Volume 2, 2015
|Number of page(s)||7|
|Published online||15 December 2015|
Tool-life prediction under multi-cycle loading during metal forming: a feasibility study
Department of Mechanical Engineering, Imperial College, SW7 2AZ
2 Science and Technology on Power Beam Processes Laboratory, Beijing Aeronautical Manufacturing Technology Research Institute, 100024 Beijing, P.R. China
* Corresponding author: firstname.lastname@example.org
Accepted: 4 November 2015
In the present research, the friction and wear behaviour of a hard coating were studied by using ball-on-disc tests to simulate the wear process of the coated tools for sheet metal forming process. The evolution of the friction coefficient followed a typical dual-plateau pattern, i.e. at the initial stage of sliding, the friction coefficient was relatively low, followed by a sharp increase due to the breakdown of the coatings after a certain number of cyclic dynamic loadings. This phenomenon was caused by the interactive response between the friction and wear from a coating tribo-system, which is often neglected by metal forming researchers, and constant friction coefficient values are normally used in the finite element (FE) simulations to represent the complex tribological nature at the contact interfaces. Meanwhile, most of the current FE simulations consider single-cycle loading processes, whereas many metal-forming operations are conducted in a form of multi-cycle loading. Therefore, a novel friction/wear interactive friction model was developed to, simultaneously, characterise the evolutions of friction coefficient and the remaining thickness of the coating layer, to enable the wear life of coated tooling to be predicted. The friction model was then implemented into the FE simulation of a sheet metal forming process for feasibility study.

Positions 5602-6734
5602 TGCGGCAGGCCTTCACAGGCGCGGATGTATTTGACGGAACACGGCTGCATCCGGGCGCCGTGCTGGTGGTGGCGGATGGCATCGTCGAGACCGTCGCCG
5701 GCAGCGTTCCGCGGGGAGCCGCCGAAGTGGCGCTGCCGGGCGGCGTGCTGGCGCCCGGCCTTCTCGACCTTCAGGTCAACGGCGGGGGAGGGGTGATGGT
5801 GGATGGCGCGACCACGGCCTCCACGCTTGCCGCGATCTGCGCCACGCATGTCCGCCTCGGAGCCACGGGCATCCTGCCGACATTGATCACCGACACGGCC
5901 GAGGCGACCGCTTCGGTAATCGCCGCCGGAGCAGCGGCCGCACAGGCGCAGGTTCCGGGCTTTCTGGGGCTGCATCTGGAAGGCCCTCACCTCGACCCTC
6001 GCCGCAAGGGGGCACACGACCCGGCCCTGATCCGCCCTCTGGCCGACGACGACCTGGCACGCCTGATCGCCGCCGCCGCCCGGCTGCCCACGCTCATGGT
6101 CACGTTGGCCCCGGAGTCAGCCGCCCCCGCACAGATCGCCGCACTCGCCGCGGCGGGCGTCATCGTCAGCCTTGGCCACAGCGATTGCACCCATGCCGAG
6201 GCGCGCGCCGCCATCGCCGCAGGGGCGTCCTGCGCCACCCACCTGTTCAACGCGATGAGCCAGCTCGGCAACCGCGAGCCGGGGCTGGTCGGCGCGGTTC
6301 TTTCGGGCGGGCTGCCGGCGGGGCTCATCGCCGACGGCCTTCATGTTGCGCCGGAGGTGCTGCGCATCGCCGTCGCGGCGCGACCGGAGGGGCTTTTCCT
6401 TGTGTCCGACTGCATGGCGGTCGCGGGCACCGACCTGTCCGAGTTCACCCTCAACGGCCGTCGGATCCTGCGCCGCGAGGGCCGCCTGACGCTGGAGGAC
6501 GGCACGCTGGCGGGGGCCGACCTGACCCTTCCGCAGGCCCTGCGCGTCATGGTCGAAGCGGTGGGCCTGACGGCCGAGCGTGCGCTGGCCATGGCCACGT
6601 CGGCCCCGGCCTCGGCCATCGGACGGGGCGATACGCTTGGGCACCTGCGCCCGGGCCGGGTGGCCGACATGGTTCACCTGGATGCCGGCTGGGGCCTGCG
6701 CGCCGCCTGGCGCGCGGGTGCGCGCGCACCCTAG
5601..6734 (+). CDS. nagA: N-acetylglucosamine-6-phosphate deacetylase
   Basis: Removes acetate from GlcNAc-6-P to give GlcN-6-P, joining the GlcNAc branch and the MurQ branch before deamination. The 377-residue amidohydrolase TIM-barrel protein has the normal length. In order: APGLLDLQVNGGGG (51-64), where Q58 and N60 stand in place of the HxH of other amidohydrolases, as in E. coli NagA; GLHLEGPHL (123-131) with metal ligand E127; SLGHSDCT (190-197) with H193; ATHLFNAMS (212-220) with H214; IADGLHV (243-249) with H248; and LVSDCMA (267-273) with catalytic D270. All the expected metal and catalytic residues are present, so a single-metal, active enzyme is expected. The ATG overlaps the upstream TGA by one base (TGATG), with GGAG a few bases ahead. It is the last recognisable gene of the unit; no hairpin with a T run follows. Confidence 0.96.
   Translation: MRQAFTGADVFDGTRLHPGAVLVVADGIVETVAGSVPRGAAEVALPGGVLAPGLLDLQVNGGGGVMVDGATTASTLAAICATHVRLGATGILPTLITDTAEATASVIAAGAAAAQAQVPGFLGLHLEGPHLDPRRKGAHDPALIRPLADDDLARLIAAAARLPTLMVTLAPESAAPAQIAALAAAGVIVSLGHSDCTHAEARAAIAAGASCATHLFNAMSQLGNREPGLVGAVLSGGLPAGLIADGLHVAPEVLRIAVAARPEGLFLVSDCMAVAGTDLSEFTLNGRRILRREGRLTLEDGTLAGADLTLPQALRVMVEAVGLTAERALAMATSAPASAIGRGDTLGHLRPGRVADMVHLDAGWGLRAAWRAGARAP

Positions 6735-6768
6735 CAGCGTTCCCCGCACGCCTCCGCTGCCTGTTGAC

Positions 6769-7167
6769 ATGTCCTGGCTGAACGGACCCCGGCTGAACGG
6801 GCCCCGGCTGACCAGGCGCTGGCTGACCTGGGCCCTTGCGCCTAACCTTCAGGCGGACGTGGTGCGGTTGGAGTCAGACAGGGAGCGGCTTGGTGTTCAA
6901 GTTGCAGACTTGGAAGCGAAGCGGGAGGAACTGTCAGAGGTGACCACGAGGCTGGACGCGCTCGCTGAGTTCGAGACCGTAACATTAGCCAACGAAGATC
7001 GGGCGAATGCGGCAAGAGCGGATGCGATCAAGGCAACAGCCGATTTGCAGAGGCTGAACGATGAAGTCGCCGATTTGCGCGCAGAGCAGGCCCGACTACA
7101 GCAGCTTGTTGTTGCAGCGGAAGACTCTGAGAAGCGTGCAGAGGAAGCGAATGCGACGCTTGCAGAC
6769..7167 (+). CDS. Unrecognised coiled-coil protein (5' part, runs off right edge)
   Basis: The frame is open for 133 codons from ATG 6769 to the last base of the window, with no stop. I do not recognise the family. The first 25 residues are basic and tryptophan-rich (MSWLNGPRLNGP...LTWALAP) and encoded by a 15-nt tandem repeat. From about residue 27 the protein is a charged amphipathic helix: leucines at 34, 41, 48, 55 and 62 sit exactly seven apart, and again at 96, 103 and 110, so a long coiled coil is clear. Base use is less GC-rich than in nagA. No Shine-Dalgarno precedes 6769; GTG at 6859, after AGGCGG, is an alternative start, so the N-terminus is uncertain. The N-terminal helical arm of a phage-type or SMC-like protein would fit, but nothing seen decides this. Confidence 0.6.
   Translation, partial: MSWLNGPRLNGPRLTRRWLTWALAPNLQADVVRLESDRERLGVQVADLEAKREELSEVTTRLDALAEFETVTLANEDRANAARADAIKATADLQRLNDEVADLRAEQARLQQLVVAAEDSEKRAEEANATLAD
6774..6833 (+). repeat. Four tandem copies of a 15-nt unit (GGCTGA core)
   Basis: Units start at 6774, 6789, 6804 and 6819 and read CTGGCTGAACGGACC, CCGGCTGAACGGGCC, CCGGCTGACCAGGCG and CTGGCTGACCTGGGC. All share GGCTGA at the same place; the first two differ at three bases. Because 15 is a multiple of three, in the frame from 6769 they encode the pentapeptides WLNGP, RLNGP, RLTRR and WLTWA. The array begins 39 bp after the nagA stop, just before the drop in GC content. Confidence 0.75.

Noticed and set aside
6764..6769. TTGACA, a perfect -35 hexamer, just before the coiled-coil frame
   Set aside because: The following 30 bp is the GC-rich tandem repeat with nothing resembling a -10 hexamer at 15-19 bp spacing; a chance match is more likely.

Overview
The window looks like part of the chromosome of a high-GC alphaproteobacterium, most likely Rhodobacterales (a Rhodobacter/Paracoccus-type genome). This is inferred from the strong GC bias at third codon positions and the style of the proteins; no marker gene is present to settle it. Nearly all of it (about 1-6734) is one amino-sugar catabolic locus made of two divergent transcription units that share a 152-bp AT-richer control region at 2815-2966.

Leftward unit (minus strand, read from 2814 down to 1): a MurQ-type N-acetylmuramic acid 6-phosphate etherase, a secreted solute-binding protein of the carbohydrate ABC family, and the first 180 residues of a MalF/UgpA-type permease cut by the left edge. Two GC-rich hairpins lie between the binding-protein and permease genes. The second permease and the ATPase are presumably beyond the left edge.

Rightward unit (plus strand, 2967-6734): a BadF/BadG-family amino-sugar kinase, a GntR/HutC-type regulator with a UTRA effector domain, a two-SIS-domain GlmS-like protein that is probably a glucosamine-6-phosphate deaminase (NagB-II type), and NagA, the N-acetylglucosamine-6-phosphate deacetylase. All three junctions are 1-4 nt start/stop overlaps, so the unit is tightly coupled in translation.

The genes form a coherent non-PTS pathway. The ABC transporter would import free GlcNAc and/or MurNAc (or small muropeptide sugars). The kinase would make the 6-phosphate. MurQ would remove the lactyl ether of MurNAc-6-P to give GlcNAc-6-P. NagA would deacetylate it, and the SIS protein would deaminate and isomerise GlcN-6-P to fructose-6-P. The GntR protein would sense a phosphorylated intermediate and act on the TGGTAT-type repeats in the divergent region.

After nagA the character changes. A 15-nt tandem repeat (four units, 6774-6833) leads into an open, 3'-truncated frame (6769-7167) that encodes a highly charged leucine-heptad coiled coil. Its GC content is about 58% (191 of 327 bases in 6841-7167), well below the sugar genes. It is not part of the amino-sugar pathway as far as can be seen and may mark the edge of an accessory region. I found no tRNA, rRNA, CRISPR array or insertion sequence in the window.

Key words: TiN coating / Friction model / Sliding wear / Stamping / Multi-cycle loading
© Y. Hu et al., Published by EDP Sciences, 2015
This is an Open Access article distributed under the terms of the Creative Commons Attribution License (http://creativecommons.org/licenses/by/4.0), which permits unrestricted use, distribution, and reproduction in any medium, provided the original work is properly cited.
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